Alternate history Mockumentary where the South wins

Note — I definitely do not endorse slavery, as I believe manual labor ennobles the soul of the Aryan, and having slaves corrupts the soul and eventually the whole civilization.

But I like seeing liberals run away to Canada!


About Rob

Come with me if you want to live
This entry was posted in Uncategorized. Bookmark the permalink.

6 Responses to Alternate history Mockumentary where the South wins

  1. As usual, what mars a lot of these alternate history films and books is the rampant propaganda and misconceptions about the ‘bad guys’ being held up as fact. Not surprising I guess considering how brainwashed and stupid the average viewer is.
    Whether it’s something about if Germany had won the war or of blacks and whites held the opposite places on the social spectrum, too much nonsense is taken for granted as true to make them believable to me.
    I didn’t like how Hitler was portrayed in this one or the over emphasis on slavery while portraying the Confederate States, but the commercials were entertaining (I posted a few on my blog) and I found the bit about Lincoln trying to escape disguised as a negro humorous.

  2. TabuLa Raza says:

    Manual labor is simply work that needs doing.

    Suppose the Wright Brothers had turned Amish?

    I am doing paint prep on a 67 [former] Caprice. It is simply a pain, a chore. The ennobling part of the restoration is the mental. . .like trying to find a replacement for the #67 bulb.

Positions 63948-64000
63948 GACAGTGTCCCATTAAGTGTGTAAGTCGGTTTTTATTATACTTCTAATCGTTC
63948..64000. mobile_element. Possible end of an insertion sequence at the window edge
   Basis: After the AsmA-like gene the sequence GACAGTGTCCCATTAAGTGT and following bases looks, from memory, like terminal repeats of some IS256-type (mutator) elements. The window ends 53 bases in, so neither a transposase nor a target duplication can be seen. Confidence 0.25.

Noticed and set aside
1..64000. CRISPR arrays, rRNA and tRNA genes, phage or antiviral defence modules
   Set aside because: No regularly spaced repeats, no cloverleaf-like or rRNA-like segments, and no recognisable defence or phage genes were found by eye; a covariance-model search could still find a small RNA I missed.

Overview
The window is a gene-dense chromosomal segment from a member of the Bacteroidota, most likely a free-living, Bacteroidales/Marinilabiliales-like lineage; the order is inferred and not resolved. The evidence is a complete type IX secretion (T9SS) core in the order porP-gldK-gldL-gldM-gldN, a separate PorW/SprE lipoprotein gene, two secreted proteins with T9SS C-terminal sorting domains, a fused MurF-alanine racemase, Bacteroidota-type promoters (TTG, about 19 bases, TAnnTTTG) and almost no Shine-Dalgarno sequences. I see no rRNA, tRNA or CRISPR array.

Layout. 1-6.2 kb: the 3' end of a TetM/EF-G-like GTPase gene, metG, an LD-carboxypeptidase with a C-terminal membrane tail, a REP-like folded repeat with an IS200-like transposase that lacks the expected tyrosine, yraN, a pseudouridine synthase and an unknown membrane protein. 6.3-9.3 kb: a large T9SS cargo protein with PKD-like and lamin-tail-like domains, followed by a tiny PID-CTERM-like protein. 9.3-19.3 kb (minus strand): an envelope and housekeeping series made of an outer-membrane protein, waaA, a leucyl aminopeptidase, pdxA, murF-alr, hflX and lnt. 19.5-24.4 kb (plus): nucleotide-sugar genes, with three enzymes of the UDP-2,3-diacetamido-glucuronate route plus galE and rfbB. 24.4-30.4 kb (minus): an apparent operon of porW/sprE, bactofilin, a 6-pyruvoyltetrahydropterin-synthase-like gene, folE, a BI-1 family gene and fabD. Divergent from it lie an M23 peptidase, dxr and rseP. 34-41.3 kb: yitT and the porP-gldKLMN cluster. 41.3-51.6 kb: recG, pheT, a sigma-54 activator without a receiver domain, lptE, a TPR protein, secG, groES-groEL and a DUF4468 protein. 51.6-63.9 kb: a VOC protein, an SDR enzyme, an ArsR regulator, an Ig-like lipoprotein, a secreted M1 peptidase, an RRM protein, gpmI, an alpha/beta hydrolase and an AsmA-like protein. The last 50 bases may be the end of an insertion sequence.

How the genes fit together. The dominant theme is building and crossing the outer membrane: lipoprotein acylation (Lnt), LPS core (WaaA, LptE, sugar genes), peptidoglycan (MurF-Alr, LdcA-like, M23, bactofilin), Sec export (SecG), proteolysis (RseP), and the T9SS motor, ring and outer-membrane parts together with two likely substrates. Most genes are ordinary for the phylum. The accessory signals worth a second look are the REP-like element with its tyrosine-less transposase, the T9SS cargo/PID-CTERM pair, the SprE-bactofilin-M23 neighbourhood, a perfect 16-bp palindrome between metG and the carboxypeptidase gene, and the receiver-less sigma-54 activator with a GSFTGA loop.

• Mr. Rational says:

      If the base of the bulb survives, you can build a replacement using LEDs and a ballast resistor.  The wires from the glass envelope are just soldered to the brass barrel, and the center contact is a drop of solder.

    • mindweapon says:

      Tabula Raza,

      The way to rear scientists/engineers/inventors is to give them a moderate dose (4-6 hours a day) of manual repetitive labor, and make the book learning in math and engineering and tinkering in a workshop the “fun” part of their life.

      Philo T. Farnsworth invented the cathode ray tube when he saw electrons dancing in the criss cross furrows of his ploughing work. Henry Ford grew up farming, too. Not sure about Edison.

      Being out there doing repetitive labor like planting or weeding or harvesting gets your mind going in creative and meditative ways. Also, “spiritual” if you want to call it that. It’s no surprise that farmers can be very religious. Spending a lot of time in silence gets you thinking about deep things. I remember when my daughter was about 6 years old, helping me plant garlic, she “figured out the universe,” and explained it to me.

      It’s a terrible shame how kids don’t have that any more. They are constantly attached to electronic devices that drown out the divine trying to speak to them.

  3. Landsknecht says:


    As a kid I recall reading a storybook about Edison. In order to fund his experiments he took on a job as a train vendor, riding trains and hawking candy and snacks to the passengers on board. However, this job took up a great deal of his time. He then hit upon the idea of taking his lab equipment along, setting it up in the train itself. And thus the first mobile laboratory was born.

    So went the story.

Leave a Reply

Fill in your details below or click an icon to log in: Logo

You are commenting using your account. Log Out /  Change )

Google photo

You are commenting using your Google account. Log Out /  Change )

Twitter picture

You are commenting using your Twitter account. Log Out /  Change )

Facebook photo

You are commenting using your Facebook account. Log Out /  Change )

Connecting to %s